Like many a recovering Star Wars fan, I await the premiere this Friday of Star Wars: The Clone Wars with a mix of excitement and dread. Excitement for the opportunity to see a new vision of George Lucas’s beloved universe brought to the screen. Dread that, if without meaningful character development or a coherent plot (did you see any hint of a story in those trailers?), director Dave Filoni’s pixelfest could be as much fun as watching another person play a videogame.
And yet despite my frustrations with the franchise, I keep coming back. I love this mythology, this universe, and these characters.
That’s why it was so refreshing to hear the rumor that fellow Star Wars aficionado Simon Pegg (Hot Fuzz), who’s playing Scotty in the upcoming Star Trek, had declared his desire to write an episode of Lucas’s long-gestating live action TV series, supposedly set between Episodes III and IV. Pegg supposedly worried, however, that he may have alienated Lucasfilm by publicly criticizing The Phantom Menace.
Star Wars needs an overhaul, like what Christopher Nolan did for Batman or what J.J. Abrams intends to do for Star Trek. I’m not saying Pegg’s the one to reinvent the saga from a galaxy far, far away, but it should be a fan of the series who knows it and loves it. As the saga’s creator, Lucas never felt what it was like sitting in a darkened theater as a young would-be fan not knowing what to expect, seeing “A long time ago, in a galaxy far, far away…” pop up for the first time, and bathing in John Williams’ blaring fanfare as that imperial star destroyer first passed overhead.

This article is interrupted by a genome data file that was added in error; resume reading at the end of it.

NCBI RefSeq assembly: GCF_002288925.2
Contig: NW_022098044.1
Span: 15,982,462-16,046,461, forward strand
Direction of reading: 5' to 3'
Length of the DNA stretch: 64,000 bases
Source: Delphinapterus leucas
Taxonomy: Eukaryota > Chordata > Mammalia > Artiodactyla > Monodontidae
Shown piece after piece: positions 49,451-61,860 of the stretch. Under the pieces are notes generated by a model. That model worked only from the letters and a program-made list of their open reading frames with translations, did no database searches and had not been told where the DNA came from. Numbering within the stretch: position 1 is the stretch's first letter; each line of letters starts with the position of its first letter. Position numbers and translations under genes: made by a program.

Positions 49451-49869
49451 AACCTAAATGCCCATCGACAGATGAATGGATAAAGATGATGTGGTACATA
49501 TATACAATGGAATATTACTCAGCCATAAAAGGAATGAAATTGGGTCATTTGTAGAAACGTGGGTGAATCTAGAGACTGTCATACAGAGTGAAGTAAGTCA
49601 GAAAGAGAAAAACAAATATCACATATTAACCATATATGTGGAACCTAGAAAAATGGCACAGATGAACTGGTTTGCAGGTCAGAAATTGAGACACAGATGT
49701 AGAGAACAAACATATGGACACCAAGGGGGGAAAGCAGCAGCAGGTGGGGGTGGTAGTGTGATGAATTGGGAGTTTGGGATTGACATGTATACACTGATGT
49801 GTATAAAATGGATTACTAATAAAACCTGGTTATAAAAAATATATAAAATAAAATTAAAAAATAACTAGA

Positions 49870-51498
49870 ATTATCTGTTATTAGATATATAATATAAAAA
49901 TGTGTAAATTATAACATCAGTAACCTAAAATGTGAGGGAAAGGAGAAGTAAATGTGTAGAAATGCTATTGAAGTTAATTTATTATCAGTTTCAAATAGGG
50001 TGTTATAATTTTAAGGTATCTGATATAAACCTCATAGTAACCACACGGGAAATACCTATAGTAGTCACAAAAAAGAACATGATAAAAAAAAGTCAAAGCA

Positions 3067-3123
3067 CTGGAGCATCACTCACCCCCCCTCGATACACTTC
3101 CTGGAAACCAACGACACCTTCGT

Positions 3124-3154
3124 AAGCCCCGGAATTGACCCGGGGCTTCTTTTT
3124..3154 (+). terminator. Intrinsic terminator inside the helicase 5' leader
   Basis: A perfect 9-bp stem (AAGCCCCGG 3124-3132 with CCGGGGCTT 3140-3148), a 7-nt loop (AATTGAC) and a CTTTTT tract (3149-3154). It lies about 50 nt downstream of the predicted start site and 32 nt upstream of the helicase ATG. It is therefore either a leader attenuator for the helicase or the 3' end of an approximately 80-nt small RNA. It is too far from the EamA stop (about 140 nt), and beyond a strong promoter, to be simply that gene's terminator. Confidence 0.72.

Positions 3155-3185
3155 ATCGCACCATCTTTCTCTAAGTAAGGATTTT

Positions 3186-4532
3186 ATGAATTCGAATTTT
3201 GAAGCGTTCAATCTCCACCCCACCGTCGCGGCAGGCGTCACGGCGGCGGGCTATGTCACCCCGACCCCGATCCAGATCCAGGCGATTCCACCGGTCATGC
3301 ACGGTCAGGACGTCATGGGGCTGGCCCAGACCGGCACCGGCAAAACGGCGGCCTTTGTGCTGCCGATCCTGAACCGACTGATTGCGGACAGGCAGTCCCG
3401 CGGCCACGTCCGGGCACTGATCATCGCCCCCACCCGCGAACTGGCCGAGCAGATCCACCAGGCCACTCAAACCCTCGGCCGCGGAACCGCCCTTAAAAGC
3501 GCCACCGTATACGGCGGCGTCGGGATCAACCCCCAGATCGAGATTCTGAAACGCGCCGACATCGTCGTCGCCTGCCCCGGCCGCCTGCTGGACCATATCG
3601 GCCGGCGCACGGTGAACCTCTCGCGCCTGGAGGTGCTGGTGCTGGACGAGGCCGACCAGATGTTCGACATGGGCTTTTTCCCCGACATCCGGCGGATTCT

Maybe because of his unique position of knowing and nurturing thisuniverse from its inception, Lucas actually might not understand whatit is that his fans want. Hence Jar Jar, “the taxation of traderoutes,” the Galactic Senate’s parliamentary procedure, the “I hatesand” monologue, and Natalie Portman saying “Hold me like you did bythe lake on Naboo.”
Why I am hopeful about this new Clone Wars movie and subsequent animated TV series is because some of the best Star Wars stories told since the original trilogy have come from people other than George Lucas. Timothy Zahn’s novel Heir to the Empirepaved the way for a whole “expanded universe” of storytelling throughdozens of novels, by authors like Steve Perry, Matthew Stover, and TroyDenning, that delve into a level of detail about the characters, aliencultures, and political events that make the films seem superficial bycomparison. Likewise, Tom Veitch and Cam Kennedy’s Dark Empire graphic novel series reveals a brooding, melancholy undercurrent to the Star Wars universe that would seem to be jarringly incompatible with the gleaming surfaces and Flash Gordon thrills of the movies. Many fans consider the videogame Star Wars: Knights of the Old Republic to be the best Star Wars story since The Empire Strikes Back. And from 2003-2005, Genndy Tartakovsky’s Clone Wars micro-series injected new dynamism into a franchise that had apparently lost all of its kinetic charm.
These books, graphic novels, video games, and cartoons show that Star Warshas infinite possibilities. But when it comes to live-action films (oreven the upcoming live-action TV show), Lucas has made it clear it’shis vision or nothing. Dale Pollock’s biography Skywalking: The Life and Films of George Lucas reveals Lucas even resented the psychologically-charged direction Irvin Kershner chose to take The Empire Strikes Back. (Check out this fascinating fan Q&A with Pollock in The Washington Post from 2005.)
It would be a final irony that the creator of the most popularsci-fi franchise in history would doom his own series to creativeirrelevance by his unwillingness to field fresh perspectives for hislive-action series. I say, let Pegg have his shot writing an episode ofthe new series. For that matter, open up the franchise to other writersand directors for reinvention.
What do you think, PopWatchers? Should Lucas field fresh ideas from other filmmakers for the future of Star Wars? And what directors would you choose? Or is Lucas so synonymous with Star Wars that asking somebody else to try their hand at it would be like asking someone other than J.K. Rowling to write a Harry Potter book?